A Stranded Whale near Hong Kong, Supertyphoon Rammasun And Photoshopped Soldiers

A three-meter whale weighing four tons was stranded on a beach in the city of Yangjiang (about 230 km west of Hong Kong), in Guangdong province, on July 19, 2014. Local police officers and soldiers helped the whale back into the waters after it was washed ashore by waves during super typhoon Rammasun which hit Southern China. It was the strongest typhoon to hit the region in four decades, and brought gales and downpours.

The 3-m stranded whale at Yangjiang, Guandong Province. [Photo/IC]
Some media outlets (West Palm Beach TV , NBC Netwwork) initially reported it as a “killer whale” (Orcinus orca), but it is actually  a juvenile baleen whale – either a Fin, Bryde’s or Sei Whale (the pictures unfortunately don’t show enough details). China Daily also praises the police and soldiers for rescuing the animal, but the pictures show quite clearly that most of the manpower actually came from life guards.

Click here for the CCTV News video report

As the smallest baleen whales can be ruled out, the size of the individual means its a juvenile, perhaps even recently born. Although the efforts to save the whale are admirable, I suspect that separated from its mother and her milk this calf will highly likely die soon.

image: CCTV News
image: CCTV News
image: CCTV News
image: CCTV News
image: CCTV News
image: CCTV News
image: CCTV News
image: CCTV News

CCTV also included an image, not seen elsewhere on the web, showing soldiers rescuing the whale, although the image looks quite photoshopped and the weather seems much brighter in that one image….quite why anyone has to manipulate the image here I can’t understand, there is no political connotation here that I can recognize…

The most pointless photoshopping image ever. Suddenly the weather is brighter and the sldiers somehow stand out from the image more clearly. But whats the point?
The most pointless photoshopping image ever. Suddenly the weather is brighter and the soldiers somehow stand out from the image more clearly. But whats the point?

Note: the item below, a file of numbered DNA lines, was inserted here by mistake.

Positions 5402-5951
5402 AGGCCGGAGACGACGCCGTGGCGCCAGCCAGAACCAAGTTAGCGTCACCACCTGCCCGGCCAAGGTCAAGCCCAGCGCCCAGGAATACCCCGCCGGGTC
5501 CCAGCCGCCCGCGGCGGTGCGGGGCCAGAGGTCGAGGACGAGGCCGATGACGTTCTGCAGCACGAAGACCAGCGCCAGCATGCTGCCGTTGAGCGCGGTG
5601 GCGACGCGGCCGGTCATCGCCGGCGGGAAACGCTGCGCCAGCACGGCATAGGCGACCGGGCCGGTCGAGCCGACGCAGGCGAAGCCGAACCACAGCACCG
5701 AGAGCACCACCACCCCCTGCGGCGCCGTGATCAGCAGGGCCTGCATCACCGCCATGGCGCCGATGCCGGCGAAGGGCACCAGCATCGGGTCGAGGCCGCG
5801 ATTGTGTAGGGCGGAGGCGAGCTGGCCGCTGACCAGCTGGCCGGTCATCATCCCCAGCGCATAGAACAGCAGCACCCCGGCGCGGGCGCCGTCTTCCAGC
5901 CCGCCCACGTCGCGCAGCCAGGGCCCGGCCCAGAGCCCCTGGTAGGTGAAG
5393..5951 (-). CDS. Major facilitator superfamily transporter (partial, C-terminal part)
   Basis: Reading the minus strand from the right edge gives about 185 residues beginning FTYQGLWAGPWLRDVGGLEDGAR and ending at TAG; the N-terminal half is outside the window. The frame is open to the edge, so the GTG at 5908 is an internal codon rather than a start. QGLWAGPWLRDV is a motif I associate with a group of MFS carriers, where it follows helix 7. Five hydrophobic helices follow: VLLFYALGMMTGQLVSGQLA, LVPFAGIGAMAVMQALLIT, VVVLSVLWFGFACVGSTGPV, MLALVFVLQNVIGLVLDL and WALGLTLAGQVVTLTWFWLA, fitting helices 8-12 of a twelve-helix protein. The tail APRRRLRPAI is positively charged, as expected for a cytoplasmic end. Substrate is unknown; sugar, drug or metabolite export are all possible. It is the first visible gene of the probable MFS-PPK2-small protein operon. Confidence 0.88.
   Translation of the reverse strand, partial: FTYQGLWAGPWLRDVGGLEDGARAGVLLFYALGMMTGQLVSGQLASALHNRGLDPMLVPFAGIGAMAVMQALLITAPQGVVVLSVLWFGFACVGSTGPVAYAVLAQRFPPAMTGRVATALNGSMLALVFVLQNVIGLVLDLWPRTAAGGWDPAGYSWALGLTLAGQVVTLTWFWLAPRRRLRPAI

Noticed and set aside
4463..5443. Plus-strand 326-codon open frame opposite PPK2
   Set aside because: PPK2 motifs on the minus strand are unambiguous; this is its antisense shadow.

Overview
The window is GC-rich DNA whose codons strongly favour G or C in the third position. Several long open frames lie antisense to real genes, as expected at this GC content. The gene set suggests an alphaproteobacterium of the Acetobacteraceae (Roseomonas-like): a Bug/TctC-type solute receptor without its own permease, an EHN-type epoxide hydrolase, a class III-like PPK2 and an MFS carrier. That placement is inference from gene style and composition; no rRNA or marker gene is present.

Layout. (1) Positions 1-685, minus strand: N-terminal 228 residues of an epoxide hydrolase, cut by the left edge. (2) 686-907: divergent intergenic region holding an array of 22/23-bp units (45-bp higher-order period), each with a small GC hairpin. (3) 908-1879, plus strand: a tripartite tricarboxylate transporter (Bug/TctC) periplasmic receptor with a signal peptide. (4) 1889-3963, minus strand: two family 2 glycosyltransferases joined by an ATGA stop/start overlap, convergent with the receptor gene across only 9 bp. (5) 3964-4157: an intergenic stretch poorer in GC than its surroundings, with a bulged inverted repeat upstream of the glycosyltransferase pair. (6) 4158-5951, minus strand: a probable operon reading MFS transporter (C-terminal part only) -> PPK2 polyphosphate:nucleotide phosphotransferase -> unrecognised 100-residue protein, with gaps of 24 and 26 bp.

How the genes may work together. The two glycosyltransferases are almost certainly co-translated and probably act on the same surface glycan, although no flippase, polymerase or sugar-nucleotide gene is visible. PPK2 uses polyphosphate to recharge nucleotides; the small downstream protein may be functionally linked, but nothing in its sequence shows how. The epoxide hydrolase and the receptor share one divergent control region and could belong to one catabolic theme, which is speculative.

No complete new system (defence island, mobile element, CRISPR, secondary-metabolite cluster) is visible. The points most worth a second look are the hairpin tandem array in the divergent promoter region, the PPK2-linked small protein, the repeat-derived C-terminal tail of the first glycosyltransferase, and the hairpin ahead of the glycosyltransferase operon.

(Source: China Daily, 20/7/2014, and CNTV 20/7/2014)

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Whale Carcass Stranded near Taipo

 

The bloated carcass of a whale the length of a bus has been found at a remote beach in the New Territories’ northeastern tip.

The 10.8-metre-long animal, found beached in an inner bay off Hung Shek Mun, in Plover Cove Country Park, was thought to be a female Bryde’s whale.

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When marine experts arrived yesterday morning, the rotting carcass was lying partially submerged in the shallow water, giving off a stench. It had a number of cuts on its body.

About 10 government and Ocean Park experts in protective gear were still inspecting the dead whale early yesterday evening. Police said a hiker had reported seeing a “huge fish” floating off Hung Shek Mun on Saturday evening.

“It looks like a Bryde’s whale,” Dolphin Conservation Society chairman Samuel Hung Ka-yiu said after seeing footage and pictures of the animal on the news. “It could have died at sea and then drifted in.”

Hung said it could have been dead for a couple of days since the carcass was bloated.

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The authorities have yet to decide how to dispose of the dead whale. One option would be to cut up its carcass and remove it piece by piece.

Bryde’s whales, which can grow up to about 15 metres and weigh up to 40 tonnes, prefer warmer waters. Males are usually slightly smaller than females.

In 2009, a 10-metre-long humpback whale was spotted in Hong Kong waters. It was believed to be the first sighting of the species in the city. Experts believed the animal accidentally entered Hong Kong harbour after getting lost.

In 2003, a sperm whale was found washed up at Tai Long Wan in Sai Kung. The 10-metre-long creature was about two years old and weighed 15 tonnes.

In 1994, the carcass of a Bryde’s whale was found in Tolo Harbour.

On the 12th of April 1955, a 9m long juvenile male finback whale (Balaenoptera physalus) was found dying in Victoria Harbour. It was subsequently humanely killed and towed to Aberdeen where it was cut into pieces. The meat was given to refugees while the skeleton was stripped of flesh and dried. Later it was put together and mounted at HKU. Because of damage to the skeleton, the mounting was refurbished in the 1990’s and the skeleton is now on display in front of the main building of the Swire Institute of Marine Science at Cape D’Aguilar.

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The juvenile finback whale found in Victoria Harbor in 1955 now mounted outsie the SWIMS bulding in Cape D’Aguilar.

Hong Kong Dolphin Conservation Society has compiled an exhaustive and informative list of cetacean strandings available online.

SCMP article
Standard article